Hunting carp by my method requires a longbow of at least 30 pounds' pull. I use a 44-pound bow . . . and even then the carp's large, clearly defined scales — which make it readily distinguishable from other species — are thick enough to make my arrows glance off unless they hit at an angle of nearly 90 degrees.
On the other hand, too heavy a weapon will wear out your arm by the time you've bagged one fish. This is true because for every shot you take you're likely to have drawn six or seven times, waited for the carp to turn to the right position . . . and then, when it didn't, released the pressure slowly so as not to frighten the other fish in the area by quick movement. Keep this fact in mind, and choose a bow you can be comfortable with for four or five hours.
It's just as essential to select a fishing arrow that suits the job. The missile's shaft must be made of a material that won't be harmed by water . . . usually fiberglass of some sort. Many such arrows, though, are of hollow-spun construction and are unsuitable for carp. I've seen a stricken 12-pounder snap one in half by flipping against the bottom just as the hunter grabbed the shaft. Solid-cast fiberglass shafts, however, won't break and their greater weight provides better penetration of the water.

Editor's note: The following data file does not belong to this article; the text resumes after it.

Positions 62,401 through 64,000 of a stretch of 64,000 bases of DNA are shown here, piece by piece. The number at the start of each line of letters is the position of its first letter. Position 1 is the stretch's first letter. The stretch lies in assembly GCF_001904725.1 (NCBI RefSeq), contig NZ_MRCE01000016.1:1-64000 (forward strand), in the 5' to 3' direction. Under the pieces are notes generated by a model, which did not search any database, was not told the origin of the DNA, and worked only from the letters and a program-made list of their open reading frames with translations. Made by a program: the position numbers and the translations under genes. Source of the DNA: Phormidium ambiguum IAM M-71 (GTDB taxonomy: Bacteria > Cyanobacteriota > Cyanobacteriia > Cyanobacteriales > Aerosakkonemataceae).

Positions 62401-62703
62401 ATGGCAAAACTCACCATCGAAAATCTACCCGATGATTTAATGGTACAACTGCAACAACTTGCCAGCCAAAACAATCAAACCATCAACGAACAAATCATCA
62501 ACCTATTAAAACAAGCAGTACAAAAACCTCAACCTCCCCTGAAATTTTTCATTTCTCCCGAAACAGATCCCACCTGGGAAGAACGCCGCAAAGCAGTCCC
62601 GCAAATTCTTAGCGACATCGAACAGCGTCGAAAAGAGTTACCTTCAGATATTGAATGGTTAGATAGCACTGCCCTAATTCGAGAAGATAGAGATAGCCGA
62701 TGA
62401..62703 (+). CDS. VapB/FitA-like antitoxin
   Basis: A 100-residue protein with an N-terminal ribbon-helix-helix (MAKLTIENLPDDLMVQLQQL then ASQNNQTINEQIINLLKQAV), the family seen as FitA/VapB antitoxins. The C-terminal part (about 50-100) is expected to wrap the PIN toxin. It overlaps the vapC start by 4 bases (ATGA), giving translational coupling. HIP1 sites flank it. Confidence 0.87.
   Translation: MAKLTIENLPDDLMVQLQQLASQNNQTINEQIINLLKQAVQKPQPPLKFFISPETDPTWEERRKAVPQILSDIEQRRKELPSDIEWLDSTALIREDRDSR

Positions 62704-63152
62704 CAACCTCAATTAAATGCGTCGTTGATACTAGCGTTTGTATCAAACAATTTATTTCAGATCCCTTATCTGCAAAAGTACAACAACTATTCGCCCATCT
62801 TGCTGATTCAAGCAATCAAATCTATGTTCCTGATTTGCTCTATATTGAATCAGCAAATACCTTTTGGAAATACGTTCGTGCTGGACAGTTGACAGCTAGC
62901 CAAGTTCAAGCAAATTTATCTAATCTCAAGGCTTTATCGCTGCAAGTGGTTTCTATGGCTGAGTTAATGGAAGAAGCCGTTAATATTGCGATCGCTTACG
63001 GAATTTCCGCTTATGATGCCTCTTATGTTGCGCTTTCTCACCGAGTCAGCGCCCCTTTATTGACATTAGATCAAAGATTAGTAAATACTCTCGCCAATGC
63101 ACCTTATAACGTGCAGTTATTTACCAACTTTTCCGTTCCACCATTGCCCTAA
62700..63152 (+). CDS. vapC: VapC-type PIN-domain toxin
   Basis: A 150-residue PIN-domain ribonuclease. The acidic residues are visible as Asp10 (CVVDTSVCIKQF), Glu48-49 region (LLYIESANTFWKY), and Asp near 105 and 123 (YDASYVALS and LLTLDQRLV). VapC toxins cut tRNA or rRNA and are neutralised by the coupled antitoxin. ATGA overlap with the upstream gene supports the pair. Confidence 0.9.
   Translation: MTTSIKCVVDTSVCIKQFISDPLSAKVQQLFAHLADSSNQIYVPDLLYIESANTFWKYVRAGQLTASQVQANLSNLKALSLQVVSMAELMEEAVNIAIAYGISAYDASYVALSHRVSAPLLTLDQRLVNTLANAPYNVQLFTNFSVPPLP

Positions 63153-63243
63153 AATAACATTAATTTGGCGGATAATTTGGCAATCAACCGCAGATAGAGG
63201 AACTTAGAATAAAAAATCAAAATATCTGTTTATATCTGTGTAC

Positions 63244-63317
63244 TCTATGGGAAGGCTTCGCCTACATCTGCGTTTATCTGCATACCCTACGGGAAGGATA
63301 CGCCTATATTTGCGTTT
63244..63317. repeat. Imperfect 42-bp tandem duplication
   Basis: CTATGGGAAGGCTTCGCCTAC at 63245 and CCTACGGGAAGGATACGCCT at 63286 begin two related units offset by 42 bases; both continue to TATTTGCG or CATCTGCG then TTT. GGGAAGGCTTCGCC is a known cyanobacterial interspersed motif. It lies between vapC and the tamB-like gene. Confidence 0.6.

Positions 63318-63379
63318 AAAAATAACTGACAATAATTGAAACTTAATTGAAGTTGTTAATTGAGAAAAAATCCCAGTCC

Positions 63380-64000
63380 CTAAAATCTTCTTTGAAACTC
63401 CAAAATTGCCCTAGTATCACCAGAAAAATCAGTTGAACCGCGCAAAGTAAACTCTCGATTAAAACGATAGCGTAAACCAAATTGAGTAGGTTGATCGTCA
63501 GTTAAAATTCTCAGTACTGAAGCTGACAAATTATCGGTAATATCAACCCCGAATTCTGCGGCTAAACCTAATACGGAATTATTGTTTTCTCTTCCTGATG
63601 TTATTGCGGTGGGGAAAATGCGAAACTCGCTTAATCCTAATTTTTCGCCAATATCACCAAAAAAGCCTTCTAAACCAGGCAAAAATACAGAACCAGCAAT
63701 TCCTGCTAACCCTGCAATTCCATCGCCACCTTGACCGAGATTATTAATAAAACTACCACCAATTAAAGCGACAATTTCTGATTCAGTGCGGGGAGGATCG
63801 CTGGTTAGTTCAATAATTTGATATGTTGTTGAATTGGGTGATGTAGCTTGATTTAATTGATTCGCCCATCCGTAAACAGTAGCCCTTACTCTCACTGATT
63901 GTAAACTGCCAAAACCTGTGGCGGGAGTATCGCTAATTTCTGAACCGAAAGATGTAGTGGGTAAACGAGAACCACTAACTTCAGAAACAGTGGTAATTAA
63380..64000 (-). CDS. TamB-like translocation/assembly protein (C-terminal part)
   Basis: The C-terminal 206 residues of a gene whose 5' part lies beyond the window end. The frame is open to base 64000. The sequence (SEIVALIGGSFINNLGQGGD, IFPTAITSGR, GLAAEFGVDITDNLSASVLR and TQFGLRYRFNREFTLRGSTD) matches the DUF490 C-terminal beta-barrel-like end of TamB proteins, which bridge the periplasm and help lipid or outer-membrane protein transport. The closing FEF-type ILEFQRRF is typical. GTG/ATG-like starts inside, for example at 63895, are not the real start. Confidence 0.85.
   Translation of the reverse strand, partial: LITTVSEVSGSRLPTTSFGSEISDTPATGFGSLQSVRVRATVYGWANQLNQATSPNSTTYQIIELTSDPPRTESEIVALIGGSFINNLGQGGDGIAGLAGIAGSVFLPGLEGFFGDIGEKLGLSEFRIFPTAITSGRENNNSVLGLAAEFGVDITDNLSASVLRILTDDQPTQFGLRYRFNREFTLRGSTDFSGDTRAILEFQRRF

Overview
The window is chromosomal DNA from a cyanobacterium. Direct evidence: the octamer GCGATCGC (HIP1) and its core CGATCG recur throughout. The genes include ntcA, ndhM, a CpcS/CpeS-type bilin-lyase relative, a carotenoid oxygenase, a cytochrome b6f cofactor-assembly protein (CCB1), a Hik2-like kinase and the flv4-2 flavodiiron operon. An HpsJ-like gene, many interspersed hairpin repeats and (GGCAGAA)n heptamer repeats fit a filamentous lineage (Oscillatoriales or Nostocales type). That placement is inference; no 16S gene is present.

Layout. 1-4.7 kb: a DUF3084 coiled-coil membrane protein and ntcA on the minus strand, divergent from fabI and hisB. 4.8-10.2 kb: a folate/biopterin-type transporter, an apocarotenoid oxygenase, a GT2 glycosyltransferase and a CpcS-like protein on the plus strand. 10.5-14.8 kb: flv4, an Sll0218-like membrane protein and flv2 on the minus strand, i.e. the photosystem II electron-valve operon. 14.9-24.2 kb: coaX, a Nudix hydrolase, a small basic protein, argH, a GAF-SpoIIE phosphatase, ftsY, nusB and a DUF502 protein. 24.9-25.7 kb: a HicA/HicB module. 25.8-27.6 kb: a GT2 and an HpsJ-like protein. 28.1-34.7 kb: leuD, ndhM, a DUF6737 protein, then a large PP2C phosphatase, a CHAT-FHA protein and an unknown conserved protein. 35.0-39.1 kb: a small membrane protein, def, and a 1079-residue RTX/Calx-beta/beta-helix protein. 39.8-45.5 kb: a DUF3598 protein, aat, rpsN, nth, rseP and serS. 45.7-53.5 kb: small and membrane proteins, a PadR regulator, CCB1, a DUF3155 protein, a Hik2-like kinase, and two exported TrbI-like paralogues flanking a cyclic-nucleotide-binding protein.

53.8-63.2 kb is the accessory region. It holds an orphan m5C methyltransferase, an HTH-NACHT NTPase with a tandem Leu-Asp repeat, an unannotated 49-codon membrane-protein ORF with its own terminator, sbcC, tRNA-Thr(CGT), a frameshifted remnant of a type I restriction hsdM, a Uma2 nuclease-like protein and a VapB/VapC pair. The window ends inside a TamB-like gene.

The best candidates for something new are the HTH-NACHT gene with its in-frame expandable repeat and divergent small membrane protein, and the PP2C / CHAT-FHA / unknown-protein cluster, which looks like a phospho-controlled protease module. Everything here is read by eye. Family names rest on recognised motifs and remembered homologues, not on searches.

The points of fishing arrows are conical and armed on the trailing edges with welded spring steel wire projections (see Figure 1). The heads can be double- or single-barbed, threaded or not, and the type you choose is a critical consideration.
I recommend double-barbed points. An arrow's head will pass through a carp's body with ease if the fish's spine is missed . . . and if the arrow doesn't pierce cleanly, two projections will hold much better than one.
I also prefer a threaded head, which allows me to remove the point from the shaft before I pull the arrow out of the fish . . . thus causing less disturbance to the water and less damage to the catch. (Ragged wounds tend to collect mud and weeds which must be trimmed out of the meat later on.)
There are several brands of bow-fishing reels on the market and none of them has moving parts. The type I've shown in Figure 1 is simply an open spool with a clip at the top to prevent the line it holds from falling off before a shot. The hoop type — made with a central opening through which you shoot — functions in the same way.